Canadian medical cannabis is in demand around the world. As more countries pass medical cannabis access laws, Canadian producers are being looked to to supply both cannabis as well as expertise in the new industry.
As Canada’s commercial medical cannabis access program (currently, the ACMPR) enters its fourth year and other countries around the world enact similar medical access programs, a demand for product that can pass international standards means Canadian medical cannabis is in demand.
As more countries pass medical cannabis rules that establish strict standards of access, the cannabis produced in accordance with GMP or GPP growing practices under Canada’s Access to Cannabis for Medical Purposes Regulations are in high demand. To help satisfy patient demand while countries establish their own production rules, some companies are turning to Canada for both dried cannabis and cannabis oil, as well as starting materials and technical knowhow.
A recent announcement from BC-based cannabis producer Tilray that they will begin shipping cannabis oil to a hospital in Aukland, New Zealand, was just the most recent in a string of developments over the past year involving Canadian licensed producers of medical cannabis shipping product to international locations.
In 2016, Tilray became the first Canadian producer to ship cannabis products to both the European Union and Australia. In June, the company announced a distribution deal in Croatia for cannabis oil capsules. One formulation contains 5.0 mg of THC and 5.0 mg of CBD per capsule. The other formulation contains 2.5 mg of THC and 2.0 mg of CBD per capsule. Tilray voluntarily discontinued the program later in the year after issues with product becoming damaged in shipping.
In October of 2016, Tilray announced their partnership with the Government of New South Wales and the University of Sydney to begin the development of a novel treatment for chemotherapy-induced nausea and vomiting using Tilray’s cannabis oil capsules.
In July of last year, Tweed announced they had received approval from both Canadian and German officials to ship cannabis to Germany. Working with MedCann GmbH Pharma and Nutraceuticals (“MedCann“), a privately held pharmaceutical importer and manufacturer. In a press release, Tweed said the shipment marks the the first known incidence of dried cannabis being exported from a Canadian licensed producer “to a major G7 country.”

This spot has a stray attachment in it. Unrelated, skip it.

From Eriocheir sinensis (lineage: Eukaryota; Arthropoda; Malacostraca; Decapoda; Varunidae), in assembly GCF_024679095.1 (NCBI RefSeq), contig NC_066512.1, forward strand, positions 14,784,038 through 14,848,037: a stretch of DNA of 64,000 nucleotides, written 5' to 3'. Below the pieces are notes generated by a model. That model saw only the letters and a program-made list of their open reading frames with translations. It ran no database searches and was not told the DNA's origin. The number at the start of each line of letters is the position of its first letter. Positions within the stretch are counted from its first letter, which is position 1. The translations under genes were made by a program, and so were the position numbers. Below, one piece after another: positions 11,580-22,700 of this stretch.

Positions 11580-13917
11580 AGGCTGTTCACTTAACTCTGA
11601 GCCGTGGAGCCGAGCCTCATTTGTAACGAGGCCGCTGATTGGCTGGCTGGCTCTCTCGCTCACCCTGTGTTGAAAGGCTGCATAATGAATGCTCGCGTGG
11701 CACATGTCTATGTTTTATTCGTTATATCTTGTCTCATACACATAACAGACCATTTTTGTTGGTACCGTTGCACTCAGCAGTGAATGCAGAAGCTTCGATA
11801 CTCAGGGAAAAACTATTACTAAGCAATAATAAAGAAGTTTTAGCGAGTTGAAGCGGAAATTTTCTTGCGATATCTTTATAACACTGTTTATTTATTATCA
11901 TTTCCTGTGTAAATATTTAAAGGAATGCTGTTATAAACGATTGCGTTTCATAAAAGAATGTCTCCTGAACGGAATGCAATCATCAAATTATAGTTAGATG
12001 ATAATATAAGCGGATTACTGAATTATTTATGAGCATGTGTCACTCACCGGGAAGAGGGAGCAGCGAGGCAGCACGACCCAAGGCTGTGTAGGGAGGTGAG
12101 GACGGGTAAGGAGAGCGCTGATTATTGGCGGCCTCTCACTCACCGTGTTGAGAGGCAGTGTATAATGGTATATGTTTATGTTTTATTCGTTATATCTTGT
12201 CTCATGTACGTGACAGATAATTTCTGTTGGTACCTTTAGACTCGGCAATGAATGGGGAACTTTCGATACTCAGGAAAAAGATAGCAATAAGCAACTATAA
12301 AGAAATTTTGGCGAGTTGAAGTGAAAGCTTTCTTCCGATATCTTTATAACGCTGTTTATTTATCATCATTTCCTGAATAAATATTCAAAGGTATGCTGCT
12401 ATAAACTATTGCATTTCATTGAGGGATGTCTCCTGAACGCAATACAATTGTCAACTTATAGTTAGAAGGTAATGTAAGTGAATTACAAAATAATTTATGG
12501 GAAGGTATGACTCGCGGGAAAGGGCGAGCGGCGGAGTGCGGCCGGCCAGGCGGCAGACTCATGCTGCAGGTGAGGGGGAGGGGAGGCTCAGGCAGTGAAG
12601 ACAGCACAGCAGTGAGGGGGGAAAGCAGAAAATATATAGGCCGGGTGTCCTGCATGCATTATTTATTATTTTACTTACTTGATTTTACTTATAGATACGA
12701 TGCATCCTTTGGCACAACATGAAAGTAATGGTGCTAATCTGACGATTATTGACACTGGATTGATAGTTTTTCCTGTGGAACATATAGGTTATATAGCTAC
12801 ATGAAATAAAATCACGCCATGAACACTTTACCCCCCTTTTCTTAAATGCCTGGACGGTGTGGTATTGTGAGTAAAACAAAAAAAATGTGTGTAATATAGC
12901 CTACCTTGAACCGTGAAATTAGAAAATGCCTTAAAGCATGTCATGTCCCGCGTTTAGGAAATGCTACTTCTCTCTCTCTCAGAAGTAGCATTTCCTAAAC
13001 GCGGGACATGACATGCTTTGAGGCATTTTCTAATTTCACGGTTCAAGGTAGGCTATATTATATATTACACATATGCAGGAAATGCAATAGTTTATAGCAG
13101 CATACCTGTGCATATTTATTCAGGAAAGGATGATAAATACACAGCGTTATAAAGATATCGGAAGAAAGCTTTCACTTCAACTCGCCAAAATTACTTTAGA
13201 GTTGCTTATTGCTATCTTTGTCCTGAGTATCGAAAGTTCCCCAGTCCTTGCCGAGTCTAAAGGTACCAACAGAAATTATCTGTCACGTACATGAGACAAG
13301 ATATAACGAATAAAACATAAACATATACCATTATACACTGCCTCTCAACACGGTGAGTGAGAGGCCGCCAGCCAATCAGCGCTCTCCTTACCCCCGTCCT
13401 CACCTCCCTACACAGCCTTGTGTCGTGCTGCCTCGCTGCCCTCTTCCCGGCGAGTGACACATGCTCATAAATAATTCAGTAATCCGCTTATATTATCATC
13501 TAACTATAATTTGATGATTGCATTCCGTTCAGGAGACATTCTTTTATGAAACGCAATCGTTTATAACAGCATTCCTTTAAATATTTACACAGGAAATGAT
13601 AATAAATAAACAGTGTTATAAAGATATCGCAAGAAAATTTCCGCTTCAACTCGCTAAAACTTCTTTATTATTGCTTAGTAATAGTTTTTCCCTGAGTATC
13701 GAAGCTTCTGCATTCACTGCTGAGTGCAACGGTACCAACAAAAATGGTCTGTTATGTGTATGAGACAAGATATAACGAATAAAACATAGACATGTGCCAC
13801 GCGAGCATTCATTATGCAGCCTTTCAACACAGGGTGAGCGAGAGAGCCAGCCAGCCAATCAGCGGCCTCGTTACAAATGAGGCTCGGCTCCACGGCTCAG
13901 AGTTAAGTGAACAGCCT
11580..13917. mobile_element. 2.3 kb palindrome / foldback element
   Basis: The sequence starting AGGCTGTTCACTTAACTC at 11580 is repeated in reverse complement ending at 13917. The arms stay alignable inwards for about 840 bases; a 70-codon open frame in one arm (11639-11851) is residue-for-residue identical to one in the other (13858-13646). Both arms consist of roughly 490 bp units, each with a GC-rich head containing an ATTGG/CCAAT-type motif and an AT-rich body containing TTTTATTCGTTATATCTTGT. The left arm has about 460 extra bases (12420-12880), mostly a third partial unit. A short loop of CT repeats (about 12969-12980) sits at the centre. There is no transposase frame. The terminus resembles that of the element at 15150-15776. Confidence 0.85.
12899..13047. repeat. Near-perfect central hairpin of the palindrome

In June of last year, Bedrocan Brazil began importing products from both Bedrocan Canada and Bedrocan BC in the Netherlands. Eventually, the company says they will establish domestic cultivation facilities in Brazil using Bedrocan’s genetic material and cultivation technology. Bedrocan Canada is a subsidiary of Canopy Growth Corporation, who also owns Tweed Inc. and Mettrum.
In May of last year, Canopy Growth Corporation (CGC) announced a partnership with AusCann, a company operating in Australia’s newly emerging cannabis industry. Through this partnership, Canopy Growth offers AusCann its “expertise” in a number of areas like production, quality assurance, and operations, as well as providing “strategic advisory services” to AusCann.
In October 2016, Peace Naturals, an Ontario-based producer, announced they were beginning shipment of products to a partner in Germany: Pedanios GmbH. Pedanios is a licensed medical cannabis wholesaler, a member of the International Association of Cannabinoid Medicine (Cannbinoid Medicilles), and has Germany’s largest current network of pharmacy customers.
Germany represents a large market share for licensed producers, with a population of over 80 million, compared to Canada’s approximately 35 million.
MariCann, a greenhouse producer based in Ontario, announced recently that they now own a facility outside Dresden, Germany, that the company feels can be easily-converted into a medical cannabis facility.
Canada’s first licensed producer of medical cannabis, CanniMed is also developing a cannabis production facility in Michigan. According to CEO Brent Zettl in a Midas Letter Podcast Interview: “we have eight countries that we’re speaking with at various levels, and those discussions are all ongoing, and we expect to see something happening in early sales provided that the licensing amendments come through as we need, and then we’ll start to see how that propels. So we think we’re going to have a very strong 2017.”
Also, in late October of last year, Ontario greenhouse producer Aphria announced a 5% stake in an Arizona greenhouse cannabis producer.
In the coming months and years, expect to see more exporting of Canadian intellectual property in the form of knowledge of how to grow under specific, controlled environments and regulations, as well as finished products such as dried flowers, oils and capsules, as well as ‘starting materials’ like clones and seeds.
Featured image via Wikipedia.